One of the unfortunate realities of the Christian faith is that there is no shortage of people in the faith who are always willing and ready to point out the obvious and somehow try to make us feel guilty enough to do what we are supposed to do out of guilt. This seems to be especially true in terms of forgiveness–there are lots and lots of people writing, preaching and telling about the need to forgive.
But I have a basic question that I want to look at in this and the next couple of posts. I know that I should forgive people–that is rather obvious. But what if I can’t bring myself to forgive? I have been asked that question in many places by many people and have struggled with it myself at various times when I have felt wronged. There are all sorts of reasons attached to the inability to forgive but they really aren’t the issue for me at this point. I want to look at the realities of an inability or unwillingness to forgive.
And I think the first reality that comes the inability or unwillingness to forgive is the burden that it produces. In general, something that we find ourselves unable to forgive is pretty traumatic and major. Spill my coffee and I will probably forgive you. Kidnap and harm my child and I will likely struggle with forgiving–more than likely, I will wish for revenge, for you to suffer as much as I am.
Being unable to forgive is tied to the severity of the offence–the more serious the issue, the more we struggle with forgiveness. Or maybe I had better say, the more serious the offence, the more I struggle with forgiveness. Ultimately, I carry the burden of that inability to forgive. As I mentioned in an earlier post, the person who committed the offence may not even care if they are forgiven or not–my lack of forgiveness isn’t a burden to them.
I suffer when I won’t forgive. I keep playing the events and words and situation over and over in my mind and often in my contacts with others. I might want revenge–sometimes wishing for it privately and other times openly seeking it through legitimate and illegitimate means. In some cases, my whole life can begin to revolve around the offence and its consequences and my desire for the offender not to be forgiven.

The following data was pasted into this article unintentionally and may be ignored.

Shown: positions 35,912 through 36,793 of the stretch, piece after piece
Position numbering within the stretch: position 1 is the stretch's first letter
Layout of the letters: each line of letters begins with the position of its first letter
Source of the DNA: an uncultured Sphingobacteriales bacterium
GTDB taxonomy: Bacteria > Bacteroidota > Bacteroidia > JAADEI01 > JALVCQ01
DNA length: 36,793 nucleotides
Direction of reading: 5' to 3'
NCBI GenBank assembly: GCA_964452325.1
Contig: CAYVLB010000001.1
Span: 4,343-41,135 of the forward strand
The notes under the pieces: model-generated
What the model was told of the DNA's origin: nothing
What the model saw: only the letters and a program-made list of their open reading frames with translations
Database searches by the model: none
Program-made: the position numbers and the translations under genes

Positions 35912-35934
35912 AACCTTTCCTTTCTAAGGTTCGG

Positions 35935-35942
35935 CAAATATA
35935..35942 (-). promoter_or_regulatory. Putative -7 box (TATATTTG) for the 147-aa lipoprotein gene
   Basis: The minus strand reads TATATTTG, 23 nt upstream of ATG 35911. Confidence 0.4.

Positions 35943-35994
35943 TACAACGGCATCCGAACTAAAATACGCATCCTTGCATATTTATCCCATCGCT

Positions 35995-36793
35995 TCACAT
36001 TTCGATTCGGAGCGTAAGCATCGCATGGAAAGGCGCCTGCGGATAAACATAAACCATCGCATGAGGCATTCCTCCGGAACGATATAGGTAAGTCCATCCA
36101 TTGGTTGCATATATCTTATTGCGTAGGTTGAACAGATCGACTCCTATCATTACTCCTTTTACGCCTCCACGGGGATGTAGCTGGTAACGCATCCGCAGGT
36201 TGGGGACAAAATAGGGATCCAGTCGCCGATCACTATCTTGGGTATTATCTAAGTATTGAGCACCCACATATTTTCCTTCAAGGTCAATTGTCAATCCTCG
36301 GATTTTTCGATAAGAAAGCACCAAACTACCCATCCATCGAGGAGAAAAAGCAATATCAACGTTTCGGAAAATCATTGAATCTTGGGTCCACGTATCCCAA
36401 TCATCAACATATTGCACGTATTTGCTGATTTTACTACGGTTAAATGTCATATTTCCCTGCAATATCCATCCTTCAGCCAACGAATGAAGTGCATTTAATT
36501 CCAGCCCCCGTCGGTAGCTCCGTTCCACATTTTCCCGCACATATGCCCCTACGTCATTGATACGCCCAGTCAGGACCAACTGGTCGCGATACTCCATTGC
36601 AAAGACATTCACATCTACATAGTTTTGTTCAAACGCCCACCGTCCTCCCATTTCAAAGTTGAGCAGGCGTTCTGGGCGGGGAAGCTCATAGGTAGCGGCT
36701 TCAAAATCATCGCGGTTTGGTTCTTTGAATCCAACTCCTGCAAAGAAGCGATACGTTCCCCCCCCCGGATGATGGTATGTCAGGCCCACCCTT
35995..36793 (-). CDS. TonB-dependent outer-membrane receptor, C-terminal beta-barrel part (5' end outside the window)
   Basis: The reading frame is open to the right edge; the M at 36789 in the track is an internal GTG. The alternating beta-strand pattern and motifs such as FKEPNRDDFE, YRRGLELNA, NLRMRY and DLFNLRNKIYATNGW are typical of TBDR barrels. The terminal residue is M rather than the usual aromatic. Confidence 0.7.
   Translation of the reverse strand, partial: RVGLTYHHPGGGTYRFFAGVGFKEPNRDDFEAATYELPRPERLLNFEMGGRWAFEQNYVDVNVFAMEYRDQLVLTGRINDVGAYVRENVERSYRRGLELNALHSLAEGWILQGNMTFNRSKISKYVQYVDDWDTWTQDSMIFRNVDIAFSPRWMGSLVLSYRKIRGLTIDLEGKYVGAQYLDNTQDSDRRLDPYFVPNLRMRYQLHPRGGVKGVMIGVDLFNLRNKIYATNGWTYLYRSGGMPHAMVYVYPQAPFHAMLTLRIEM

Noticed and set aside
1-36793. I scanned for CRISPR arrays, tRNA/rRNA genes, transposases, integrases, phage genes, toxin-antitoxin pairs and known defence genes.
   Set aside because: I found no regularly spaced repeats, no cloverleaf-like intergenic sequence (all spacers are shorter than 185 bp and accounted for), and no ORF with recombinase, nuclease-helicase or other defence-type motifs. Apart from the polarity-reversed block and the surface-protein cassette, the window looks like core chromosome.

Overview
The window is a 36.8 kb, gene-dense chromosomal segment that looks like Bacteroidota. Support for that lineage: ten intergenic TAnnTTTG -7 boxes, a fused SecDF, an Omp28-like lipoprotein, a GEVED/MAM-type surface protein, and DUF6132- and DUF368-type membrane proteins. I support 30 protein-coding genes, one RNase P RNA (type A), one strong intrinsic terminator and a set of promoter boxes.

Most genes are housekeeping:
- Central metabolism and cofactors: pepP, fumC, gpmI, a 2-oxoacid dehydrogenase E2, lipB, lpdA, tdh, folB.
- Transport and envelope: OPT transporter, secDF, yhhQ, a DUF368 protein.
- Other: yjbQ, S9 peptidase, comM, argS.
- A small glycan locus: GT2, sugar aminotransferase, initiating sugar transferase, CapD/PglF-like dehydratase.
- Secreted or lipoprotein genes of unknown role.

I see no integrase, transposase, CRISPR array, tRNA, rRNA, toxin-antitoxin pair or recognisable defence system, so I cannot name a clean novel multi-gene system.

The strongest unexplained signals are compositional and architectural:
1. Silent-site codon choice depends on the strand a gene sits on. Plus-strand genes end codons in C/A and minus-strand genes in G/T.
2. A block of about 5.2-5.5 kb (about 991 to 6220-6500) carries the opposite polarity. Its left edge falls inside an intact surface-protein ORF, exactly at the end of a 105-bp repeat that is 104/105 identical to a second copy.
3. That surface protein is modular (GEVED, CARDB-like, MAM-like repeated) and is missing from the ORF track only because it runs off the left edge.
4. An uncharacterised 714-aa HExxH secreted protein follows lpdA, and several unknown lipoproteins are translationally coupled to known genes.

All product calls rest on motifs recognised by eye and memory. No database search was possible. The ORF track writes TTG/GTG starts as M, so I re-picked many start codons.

I tie myself into knots over it; I damage my ability to carry on a “normal” life; I alienate friends and family; I can cause damage to my emotional, physical and spiritual health; I can even limit my ability to relate to God. I can end up bitter, angry, anti-social, becoming that person that everyone pities but hates to come in contact with. Certainly, not everyone who can’t forgive does all of this–but the truth is that an inability to forgive does open us up to serious and long term consequences that can affect much of our life.
Now, this is the point in the sermon where I am supposed to say, “So, it’s better to forgive than not so go forgive the offender.” But since I rarely listen to such simplistic sermons, I can’t and won’t say that.
I will say that we do need to understand the practical implications of being unable to forgive. We probably need to spend some serious time looking at our reasons for not being able to forgive–rather than focus all our time and energy on the offender and the offence, we need to use some time and energy to look at ourselves and our reasoning and our feelings and understand better just what it is that we are doing and why we are doing it. Sometimes, we are going to find that our inability to forgive provides us with a convenient distraction from having to deal with the messy and painful feelings associated with the offence–as long as we can keep the focus on not forgiving, we don’t have to deal with our real pain.
If we can’t forgive, we should at least know the real reason why we can’t (or won’t) forgive. Knowing this may or may not lead us to being able to forgive but we will at least have a much better idea of the burden we are shackling ourselves to by our inability to forgive. Knowing the truth may not exactly set us free, but it will help us know better why we are in the state we are.
May the peace of God be with you.